On the American side St Lawrence County in upstate New York was affected. Croil's Island, Louisville Landing, and Richards Landing ceased to exist, and parts of Waddington were dismantled.

The Sunken Villages interviews give voice, sometimes for the first time, to the memories, emotions, experiences and reflections about what happened when the construction of the Seaway flooded the St Lawrence Valley. These first person accounts are reviving a history that has been officially ignored and largely forgotten.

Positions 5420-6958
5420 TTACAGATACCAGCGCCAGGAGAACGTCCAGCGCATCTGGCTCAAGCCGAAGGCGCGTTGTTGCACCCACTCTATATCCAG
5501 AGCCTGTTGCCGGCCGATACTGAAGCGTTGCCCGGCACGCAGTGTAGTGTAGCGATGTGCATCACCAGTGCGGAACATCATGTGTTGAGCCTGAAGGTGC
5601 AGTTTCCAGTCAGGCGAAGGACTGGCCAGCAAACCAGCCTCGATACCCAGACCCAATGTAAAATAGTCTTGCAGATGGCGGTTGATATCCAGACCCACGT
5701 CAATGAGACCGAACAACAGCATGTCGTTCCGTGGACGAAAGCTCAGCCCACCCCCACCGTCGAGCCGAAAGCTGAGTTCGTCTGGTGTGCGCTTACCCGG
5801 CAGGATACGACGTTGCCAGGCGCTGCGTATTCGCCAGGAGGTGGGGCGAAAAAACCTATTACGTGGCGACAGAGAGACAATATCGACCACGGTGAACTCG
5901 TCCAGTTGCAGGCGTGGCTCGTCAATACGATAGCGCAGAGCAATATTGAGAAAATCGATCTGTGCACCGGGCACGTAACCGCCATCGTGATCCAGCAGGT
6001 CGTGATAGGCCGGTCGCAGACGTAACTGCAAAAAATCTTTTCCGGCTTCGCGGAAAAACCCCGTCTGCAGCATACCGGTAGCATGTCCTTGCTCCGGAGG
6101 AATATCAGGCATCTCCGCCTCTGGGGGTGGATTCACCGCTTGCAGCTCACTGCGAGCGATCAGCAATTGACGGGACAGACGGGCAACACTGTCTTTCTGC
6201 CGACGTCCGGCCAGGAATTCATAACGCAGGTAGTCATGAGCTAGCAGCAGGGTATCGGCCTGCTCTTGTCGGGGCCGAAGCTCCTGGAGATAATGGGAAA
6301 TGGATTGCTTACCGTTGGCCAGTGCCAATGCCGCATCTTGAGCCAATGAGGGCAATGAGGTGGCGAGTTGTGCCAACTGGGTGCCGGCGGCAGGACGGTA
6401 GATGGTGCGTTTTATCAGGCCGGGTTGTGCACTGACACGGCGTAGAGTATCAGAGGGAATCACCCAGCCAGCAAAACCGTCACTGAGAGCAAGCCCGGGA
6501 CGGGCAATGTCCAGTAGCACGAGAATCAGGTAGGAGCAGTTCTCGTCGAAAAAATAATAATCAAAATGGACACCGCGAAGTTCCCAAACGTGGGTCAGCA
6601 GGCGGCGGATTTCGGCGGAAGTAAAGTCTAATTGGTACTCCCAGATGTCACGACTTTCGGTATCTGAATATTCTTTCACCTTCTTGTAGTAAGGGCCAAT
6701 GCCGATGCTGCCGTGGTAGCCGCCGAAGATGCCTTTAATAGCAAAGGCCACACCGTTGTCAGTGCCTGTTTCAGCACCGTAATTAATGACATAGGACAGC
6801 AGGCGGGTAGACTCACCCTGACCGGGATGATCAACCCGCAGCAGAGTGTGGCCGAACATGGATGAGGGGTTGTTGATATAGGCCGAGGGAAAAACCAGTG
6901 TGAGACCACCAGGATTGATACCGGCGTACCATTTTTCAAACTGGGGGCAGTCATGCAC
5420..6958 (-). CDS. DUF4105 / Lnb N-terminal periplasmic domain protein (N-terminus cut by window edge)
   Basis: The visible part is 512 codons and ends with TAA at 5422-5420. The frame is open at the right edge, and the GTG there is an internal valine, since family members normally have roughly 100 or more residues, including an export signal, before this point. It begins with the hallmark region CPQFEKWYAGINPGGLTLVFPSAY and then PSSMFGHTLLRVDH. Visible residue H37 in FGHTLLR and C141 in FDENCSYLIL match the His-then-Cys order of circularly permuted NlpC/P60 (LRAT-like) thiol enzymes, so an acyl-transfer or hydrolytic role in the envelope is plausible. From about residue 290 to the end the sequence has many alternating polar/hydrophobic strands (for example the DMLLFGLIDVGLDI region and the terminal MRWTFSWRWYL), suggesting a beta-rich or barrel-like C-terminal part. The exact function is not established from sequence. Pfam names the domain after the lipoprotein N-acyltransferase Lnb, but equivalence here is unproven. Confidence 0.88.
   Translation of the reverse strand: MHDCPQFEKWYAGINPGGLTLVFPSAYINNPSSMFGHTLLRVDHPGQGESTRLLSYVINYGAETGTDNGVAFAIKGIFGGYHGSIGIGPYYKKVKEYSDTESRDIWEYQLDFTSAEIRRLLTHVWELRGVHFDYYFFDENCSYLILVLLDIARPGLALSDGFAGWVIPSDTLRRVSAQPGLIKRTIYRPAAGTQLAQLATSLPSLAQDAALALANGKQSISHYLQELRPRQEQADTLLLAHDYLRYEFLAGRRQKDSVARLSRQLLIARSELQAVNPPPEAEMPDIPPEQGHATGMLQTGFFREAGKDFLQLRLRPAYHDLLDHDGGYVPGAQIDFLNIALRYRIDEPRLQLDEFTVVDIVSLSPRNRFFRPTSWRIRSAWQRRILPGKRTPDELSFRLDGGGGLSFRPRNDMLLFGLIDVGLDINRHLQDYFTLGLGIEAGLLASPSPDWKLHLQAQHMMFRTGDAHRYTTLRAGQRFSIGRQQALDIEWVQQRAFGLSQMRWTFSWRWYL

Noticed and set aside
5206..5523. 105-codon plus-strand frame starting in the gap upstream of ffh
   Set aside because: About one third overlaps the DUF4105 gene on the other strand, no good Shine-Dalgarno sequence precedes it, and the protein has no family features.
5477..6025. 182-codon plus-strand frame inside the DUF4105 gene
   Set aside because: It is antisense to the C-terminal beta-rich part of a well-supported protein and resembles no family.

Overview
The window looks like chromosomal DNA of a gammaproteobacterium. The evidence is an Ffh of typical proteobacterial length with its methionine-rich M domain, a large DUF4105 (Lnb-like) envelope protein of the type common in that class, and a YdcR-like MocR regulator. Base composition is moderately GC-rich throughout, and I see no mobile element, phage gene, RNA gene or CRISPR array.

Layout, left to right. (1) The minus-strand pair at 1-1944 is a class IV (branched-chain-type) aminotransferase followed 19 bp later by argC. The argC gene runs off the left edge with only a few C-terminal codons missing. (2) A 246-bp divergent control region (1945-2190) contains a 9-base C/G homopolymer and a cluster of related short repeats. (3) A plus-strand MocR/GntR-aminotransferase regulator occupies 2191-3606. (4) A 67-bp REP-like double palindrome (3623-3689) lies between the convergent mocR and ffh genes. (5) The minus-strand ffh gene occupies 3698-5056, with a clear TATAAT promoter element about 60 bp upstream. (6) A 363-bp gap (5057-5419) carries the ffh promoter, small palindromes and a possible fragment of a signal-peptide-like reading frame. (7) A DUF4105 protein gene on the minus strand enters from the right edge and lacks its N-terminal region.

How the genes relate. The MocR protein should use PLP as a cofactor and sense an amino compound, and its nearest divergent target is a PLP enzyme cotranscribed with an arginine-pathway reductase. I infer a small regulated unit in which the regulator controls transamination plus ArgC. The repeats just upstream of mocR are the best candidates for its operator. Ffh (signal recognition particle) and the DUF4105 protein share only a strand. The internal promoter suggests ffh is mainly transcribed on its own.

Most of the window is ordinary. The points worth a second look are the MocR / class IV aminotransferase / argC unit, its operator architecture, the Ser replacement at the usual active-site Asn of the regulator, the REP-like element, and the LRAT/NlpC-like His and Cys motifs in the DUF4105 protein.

July 1, 1958 is remembered as Inundation Day around Cornwall, Ontario and Massena, NY. At 08:00 a controlled explosion tore open a cofferdam. Four days later an area that had been home to 7,500 people disappeared under the waves of Lake St. Lawrence, part of the newly created St. Lawrence Seaway.

On the Canadian side, 12 communities, some dating back to the 1700s, were affected. Maple Grove, Mille Roches, Moulinette, Sheeks Island, Wales, Dickinson’s Landing, Farran’s Point and Aultsville were entirely destroyed. Iroquis was demolished and moved a mile to continue on in name. About half of Morrisburg – including its waterfront and most of its business district and main street – were levelled.

On the American side St Lawrence County in upstate New York was affected. Croil's Island, Louisville Landing, and Richards Landing ceased to exist, and parts of Waddington were dismantled.